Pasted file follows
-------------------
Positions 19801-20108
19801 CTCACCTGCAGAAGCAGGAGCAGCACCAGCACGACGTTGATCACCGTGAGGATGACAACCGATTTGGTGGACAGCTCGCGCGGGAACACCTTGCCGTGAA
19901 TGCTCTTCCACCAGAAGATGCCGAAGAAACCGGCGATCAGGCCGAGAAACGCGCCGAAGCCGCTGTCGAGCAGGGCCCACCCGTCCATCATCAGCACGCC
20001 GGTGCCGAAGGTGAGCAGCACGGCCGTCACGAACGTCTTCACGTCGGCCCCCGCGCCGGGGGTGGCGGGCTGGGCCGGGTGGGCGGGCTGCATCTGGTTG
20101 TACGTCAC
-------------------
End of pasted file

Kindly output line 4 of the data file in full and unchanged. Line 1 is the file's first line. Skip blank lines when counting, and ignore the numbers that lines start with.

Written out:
20001 GGTGCCGAAGGTGAGCAGCACGGCCGTCACGAACGTCTTCACGTCGGCCCCCGCGCCGGGGGTGGCGGGCTGGGCCGGGTGGGCGGGCTGCATCTGGTTG